Americans love melted cheese: on burgers, nachos, pizza, sandwiches, in fondue and queso dips. On the elegant end of the melted cheese menu is a gratin (grah-TAH, although Americans say GRAH-tin), a casserole that is topped with seasoned breadcrumbs and cheese, which is browned.
Potatoes au gratin is a popular rendition, but your favorite vegetables can be given the same treatment* if family members won’t eat their broccoli, cauliflower, eggplant, green beans, spinach, etc.
The basic gratin recipe is below. Tailor it to your tastes.
Our mother was very fond of tomatoes au gratin, when she needed a tomato fix during the winter season. She also preferred onions au gratin to creamed onions for the melty cheese.
Both dishes use thinly-sliced potatoes, and people often use the terms interchangeably. We have seen this error in major online recipe databases, like All Recipes.
And even earlier cooks used what today would be incorrect terminology. Gratin Dauphinois, a French dish of sliced potatoes baked in cream, has no cheese or crumbs.
For today’s correct usage:
Gratin recipes originated in Europe, possibly in Provence, which once used the word gratoneya to a certain way of cooking foods (source).
Most people would think it originally came from the French word gratin, a derivative of the verb grater, to grate.
But in the 16th century, that word referred to what we today call the fond, the French word for bottom, indicating food which sticks to the bottom of the pot and has to be scraped (gratte) off to be eaten.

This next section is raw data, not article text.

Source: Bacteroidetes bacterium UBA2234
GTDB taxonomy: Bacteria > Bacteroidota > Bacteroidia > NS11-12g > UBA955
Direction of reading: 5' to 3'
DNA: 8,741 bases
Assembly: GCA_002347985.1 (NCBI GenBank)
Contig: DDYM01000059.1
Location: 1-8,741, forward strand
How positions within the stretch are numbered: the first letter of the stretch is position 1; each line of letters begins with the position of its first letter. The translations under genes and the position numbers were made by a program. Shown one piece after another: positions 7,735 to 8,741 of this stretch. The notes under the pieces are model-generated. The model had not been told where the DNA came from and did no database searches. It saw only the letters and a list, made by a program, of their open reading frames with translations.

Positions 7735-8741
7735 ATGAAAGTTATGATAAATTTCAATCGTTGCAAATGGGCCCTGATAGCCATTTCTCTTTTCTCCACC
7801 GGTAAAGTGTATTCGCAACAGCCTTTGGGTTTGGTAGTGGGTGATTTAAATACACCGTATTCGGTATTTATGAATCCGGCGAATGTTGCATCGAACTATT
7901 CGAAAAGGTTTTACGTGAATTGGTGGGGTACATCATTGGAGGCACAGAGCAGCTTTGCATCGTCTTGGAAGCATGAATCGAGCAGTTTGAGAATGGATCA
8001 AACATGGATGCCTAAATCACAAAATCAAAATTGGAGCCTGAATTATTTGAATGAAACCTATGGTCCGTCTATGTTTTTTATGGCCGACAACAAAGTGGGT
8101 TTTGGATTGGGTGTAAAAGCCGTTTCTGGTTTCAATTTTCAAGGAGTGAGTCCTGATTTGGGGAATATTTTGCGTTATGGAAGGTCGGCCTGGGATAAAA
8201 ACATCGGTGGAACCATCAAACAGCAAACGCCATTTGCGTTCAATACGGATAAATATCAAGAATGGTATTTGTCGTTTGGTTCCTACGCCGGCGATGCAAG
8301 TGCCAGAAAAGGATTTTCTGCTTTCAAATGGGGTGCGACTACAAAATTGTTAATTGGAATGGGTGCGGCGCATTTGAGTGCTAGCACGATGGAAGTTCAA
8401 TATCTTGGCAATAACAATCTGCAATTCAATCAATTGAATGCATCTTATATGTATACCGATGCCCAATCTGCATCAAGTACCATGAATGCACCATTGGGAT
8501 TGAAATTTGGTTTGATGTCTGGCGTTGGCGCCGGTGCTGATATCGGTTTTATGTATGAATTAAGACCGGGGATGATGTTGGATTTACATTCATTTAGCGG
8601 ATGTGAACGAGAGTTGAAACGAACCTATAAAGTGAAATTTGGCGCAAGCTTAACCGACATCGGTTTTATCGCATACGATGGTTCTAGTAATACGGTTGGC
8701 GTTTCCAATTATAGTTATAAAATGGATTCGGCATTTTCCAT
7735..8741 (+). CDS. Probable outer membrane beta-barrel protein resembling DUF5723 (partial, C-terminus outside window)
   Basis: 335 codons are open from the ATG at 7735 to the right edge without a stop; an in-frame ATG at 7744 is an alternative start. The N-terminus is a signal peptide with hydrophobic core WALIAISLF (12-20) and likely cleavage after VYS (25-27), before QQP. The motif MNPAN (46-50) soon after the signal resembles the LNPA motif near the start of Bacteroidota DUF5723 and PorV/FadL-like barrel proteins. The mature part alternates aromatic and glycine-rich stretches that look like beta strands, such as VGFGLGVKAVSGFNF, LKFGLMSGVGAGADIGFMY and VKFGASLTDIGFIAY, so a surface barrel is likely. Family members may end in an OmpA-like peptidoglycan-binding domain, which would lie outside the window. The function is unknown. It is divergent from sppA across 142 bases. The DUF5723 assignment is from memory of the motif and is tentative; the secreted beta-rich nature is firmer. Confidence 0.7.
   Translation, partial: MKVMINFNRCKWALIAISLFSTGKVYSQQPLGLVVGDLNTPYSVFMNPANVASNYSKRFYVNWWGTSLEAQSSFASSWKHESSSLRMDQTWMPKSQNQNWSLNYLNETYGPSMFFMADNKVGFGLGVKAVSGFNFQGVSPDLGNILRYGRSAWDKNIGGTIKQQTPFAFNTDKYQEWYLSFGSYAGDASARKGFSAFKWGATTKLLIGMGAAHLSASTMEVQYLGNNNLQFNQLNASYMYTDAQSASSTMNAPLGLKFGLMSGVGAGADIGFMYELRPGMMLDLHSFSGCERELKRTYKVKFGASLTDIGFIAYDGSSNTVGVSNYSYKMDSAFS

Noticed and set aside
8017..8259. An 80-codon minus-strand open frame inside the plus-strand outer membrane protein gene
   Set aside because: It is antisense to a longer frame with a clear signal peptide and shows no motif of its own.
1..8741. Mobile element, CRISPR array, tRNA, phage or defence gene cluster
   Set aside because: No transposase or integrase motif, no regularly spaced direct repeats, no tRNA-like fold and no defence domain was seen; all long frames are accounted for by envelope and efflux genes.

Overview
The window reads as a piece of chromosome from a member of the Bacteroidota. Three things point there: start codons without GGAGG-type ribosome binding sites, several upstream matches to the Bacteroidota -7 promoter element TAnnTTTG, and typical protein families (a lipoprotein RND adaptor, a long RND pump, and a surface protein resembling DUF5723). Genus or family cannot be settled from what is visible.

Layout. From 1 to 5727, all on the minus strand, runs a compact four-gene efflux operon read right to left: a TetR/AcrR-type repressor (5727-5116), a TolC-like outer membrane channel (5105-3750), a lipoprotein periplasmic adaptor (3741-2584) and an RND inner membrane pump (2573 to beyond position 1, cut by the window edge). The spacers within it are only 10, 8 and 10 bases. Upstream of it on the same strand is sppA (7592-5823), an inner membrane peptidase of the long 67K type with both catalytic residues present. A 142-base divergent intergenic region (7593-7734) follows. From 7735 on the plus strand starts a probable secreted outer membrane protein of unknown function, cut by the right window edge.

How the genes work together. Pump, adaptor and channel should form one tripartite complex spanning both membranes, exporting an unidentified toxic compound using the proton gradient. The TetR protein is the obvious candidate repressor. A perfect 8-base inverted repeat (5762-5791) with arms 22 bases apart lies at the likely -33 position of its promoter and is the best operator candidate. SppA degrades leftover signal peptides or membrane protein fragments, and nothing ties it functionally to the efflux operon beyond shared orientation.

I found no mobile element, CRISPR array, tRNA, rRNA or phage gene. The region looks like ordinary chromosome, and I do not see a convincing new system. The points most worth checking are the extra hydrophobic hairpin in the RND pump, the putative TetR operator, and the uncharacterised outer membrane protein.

Since the 19th century the meaning has changed to indicate a crisply baked, browned top, and the term “au gratin” indicates a dish topped with grated cheese.
This recipe (photo #1), from the Idaho Potato Commission, builds on the original, adding bacon, garlic and scallions.
While gruyère is the classic recipe cheese, this variation uses a combination of gruyère and parmesan.
Cooks add their own touches. Here are some suggestions:
1. PREHEAT the oven to 350°F. Generously butter 9-inch-by-13-inch casserole dish.
2. SLICE a thin layer off the head of garlic and place the bulb on a piece of foil. Drizzle with olive oil and sprinkle with salt and pepper. Fold the foil into a pouch and place on a baking sheet. Bake for 35-40 minutes, or until the cloves are soft and tender. Allow the garlic to cool long enough to handle; then squeeze out the cloves and set aside.
 Potatoes au gratin. The recipe, from the Idaho Potato Commission, is below.
3. HEAT a large sauté pan over medium heat. Add the bacon and cook, stirring occasionally, until the bacon is crispy. Using a slotted spoon, transfer the bacon to a paper towel-lined plate; set aside.
4. ADD the butter, cream, and roasted garlic to a saucepan. Heat over medium-low heat until the butter is melted. Whisk the mixture to combine all of the ingredients and break up the roasted garlic cloves.
5. PLACE a layer of potato slices on the bottom of the prepared casserole dish. Pour a thin layer of the cream mixture over the top. Sprinkle with kosher salt and black pepper. (Season each layer as you build it, and lightly press down on the layers before adding the next one.)
6. TOP with approximately 2 teaspoons chives, 2 tablespoons scallions, 3 tablespoons bacon, and 2 tablespoons cheese. Repeat until all of the potatoes are used up. Top the final layer with the remaining cream, chives, scallions, bacon and cheese.
7. BAKE at 350°F uncovered for 1 hour and 15 minutes, or until the potatoes are cooked through and the top is crispy and golden brown. Serve immediately.
*Some vegetables, particularly dense ones like broccoli and cauliflower, require some pre-cooking. Check a recipe, but first toss the florets and stem slices in olive oil and a bit of salt, then roast them at 425° for 15 to 20 minutes.
Comments are closed.